Although other Canadian banks are cheaper, TD boasts the best track record of dividend increases among the Big Six–along with the strongest earnings growth of the bunch.
If we go beyond the Big Six, however, the story changes. Among Canada’s smaller, regional banks, there are picks that actually outperform TD on certain growth metrics.
With a compound annual dividend growth rate of 10.3% between 2007 and 2019, CWB has edged out TD’s dividend growth over that time frame. However, that doesn’t necessarily make it a better buy.
As you’re about to see, TD has been doing better than CWB in recent quarters, despite the latter’s edge in long term dividend growth.
If you’re not sure which is the better bank for your buck, here’s a side by side comparison of TD and Canadian Western Bank to help you decide.
TD’s strong growth is powered by its U.S. retail business, which is growing at 29% year-over-year.
The bank also has a highly profitable investment in TD Ameritrade, which grew at 27% year-over-year in its most recent quarter.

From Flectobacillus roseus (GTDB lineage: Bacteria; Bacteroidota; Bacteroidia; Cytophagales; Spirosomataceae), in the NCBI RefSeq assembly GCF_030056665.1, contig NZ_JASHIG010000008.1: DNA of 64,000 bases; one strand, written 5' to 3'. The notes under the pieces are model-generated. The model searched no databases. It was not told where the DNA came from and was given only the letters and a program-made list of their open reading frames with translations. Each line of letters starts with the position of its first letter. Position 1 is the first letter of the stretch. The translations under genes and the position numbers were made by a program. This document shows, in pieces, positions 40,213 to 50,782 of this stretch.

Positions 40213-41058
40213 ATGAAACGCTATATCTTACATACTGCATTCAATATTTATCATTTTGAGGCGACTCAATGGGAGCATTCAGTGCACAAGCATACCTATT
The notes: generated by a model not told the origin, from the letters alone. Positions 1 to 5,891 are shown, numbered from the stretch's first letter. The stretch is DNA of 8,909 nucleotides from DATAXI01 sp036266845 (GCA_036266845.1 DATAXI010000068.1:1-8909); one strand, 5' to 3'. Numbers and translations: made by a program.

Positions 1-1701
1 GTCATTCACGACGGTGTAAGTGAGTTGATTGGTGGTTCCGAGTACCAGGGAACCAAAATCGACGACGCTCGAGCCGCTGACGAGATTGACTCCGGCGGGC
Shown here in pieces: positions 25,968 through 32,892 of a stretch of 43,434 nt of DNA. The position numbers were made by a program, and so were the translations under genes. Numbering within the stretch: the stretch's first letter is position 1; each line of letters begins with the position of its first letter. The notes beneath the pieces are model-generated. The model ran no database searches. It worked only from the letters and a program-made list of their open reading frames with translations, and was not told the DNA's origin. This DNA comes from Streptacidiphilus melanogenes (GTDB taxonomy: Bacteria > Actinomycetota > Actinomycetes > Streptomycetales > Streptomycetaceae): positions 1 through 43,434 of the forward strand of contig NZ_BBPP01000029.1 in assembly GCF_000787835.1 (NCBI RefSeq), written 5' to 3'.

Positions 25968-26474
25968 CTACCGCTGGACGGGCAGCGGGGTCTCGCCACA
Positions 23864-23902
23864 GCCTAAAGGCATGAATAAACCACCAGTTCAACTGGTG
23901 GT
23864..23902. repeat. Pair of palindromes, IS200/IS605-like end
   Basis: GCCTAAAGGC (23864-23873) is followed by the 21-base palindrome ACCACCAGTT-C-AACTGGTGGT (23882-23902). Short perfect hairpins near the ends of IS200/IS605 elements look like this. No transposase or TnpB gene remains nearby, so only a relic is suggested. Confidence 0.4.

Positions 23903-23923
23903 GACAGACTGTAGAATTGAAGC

Because of the strong growth in its U.S. business, TD has enjoyed better capital gains than other Big Six banks. It has also delivered superior dividend growth, raising its payout by 9.6% on average over the past five years.
Canadian Western Bank
Canadian Western Bank (TSX:CWB) is a smaller regional bank based in Edmonton. As its name implies, it operates primarily in Western Canada.
As a Schedule I chartered bank, Canadian Western engages in all the retail and commercial banking activities you’d expect from a big bank, but on a smaller scale, which includes deposits, mortgages/car loans, personal investing and commercial lending.
Because CWB does so much business in Alberta, its earnings are partially influenced by the price of oil. However, that didn’t stop the company from growing its revenue in 2014 and 2015, when oil was tanking.
Over the past four years, CWB grew its revenue from $580 million to $755 million, a steady growth trend that indicates the company’s ability to deliver results year in and year out.
The profit trend, however, is not so rosy, with diluted EPS having decreased from $3.97 to $2.13 in 2016.
The decline in earnings didn’t stop the bank from continuing its long dividend growth streak, but it represents a dramatic miss the likes of which you probably wouldn’t see from TD.
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Fool contributor Andrew Button owns shares of TORONTO-DOMINION BANK.